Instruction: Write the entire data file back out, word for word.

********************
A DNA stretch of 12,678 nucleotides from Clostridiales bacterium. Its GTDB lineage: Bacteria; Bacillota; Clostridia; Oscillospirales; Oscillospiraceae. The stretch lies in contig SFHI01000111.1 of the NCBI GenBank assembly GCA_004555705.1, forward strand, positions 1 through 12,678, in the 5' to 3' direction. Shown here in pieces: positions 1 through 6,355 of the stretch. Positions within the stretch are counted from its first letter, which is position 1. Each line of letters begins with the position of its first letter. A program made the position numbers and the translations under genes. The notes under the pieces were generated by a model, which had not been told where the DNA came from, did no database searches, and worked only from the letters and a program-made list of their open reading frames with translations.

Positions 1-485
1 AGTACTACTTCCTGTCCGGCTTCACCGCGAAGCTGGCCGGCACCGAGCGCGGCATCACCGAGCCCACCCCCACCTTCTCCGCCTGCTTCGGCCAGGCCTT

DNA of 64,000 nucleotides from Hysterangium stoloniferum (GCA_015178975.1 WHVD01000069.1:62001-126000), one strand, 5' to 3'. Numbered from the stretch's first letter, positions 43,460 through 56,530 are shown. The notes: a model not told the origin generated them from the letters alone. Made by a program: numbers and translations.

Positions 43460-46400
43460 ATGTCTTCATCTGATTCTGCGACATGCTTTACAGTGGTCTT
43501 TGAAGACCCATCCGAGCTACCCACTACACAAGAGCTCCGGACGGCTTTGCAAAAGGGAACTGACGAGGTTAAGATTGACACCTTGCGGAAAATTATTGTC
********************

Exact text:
A DNA stretch of 12,678 nucleotides from Clostridiales bacterium. Its GTDB lineage: Bacteria; Bacillota; Clostridia; Oscillospirales; Oscillospiraceae. The stretch lies in contig SFHI01000111.1 of the NCBI GenBank assembly GCA_004555705.1, forward strand, positions 1 through 12,678, in the 5' to 3' direction. Shown here in pieces: positions 1 through 6,355 of the stretch. Positions within the stretch are counted from its first letter, which is position 1. Each line of letters begins with the position of its first letter. A program made the position numbers and the translations under genes. The notes under the pieces were generated by a model, which had not been told where the DNA came from, did no database searches, and worked only from the letters and a program-made list of their open reading frames with translations.

Positions 1-485
1 AGTACTACTTCCTGTCCGGCTTCACCGCGAAGCTGGCCGGCACCGAGCGCGGCATCACCGAGCCCACCCCCACCTTCTCCGCCTGCTTCGGCCAGGCCTT

DNA of 64,000 nucleotides from Hysterangium stoloniferum (GCA_015178975.1 WHVD01000069.1:62001-126000), one strand, 5' to 3'. Numbered from the stretch's first letter, positions 43,460 through 56,530 are shown. The notes: a model not told the origin generated them from the letters alone. Made by a program: numbers and translations.

Positions 43460-46400
43460 ATGTCTTCATCTGATTCTGCGACATGCTTTACAGTGGTCTT
43501 TGAAGACCCATCCGAGCTACCCACTACACAAGAGCTCCGGACGGCTTTGCAAAAGGGAACTGACGAGGTTAAGATTGACACCTTGCGGAAAATTATTGTC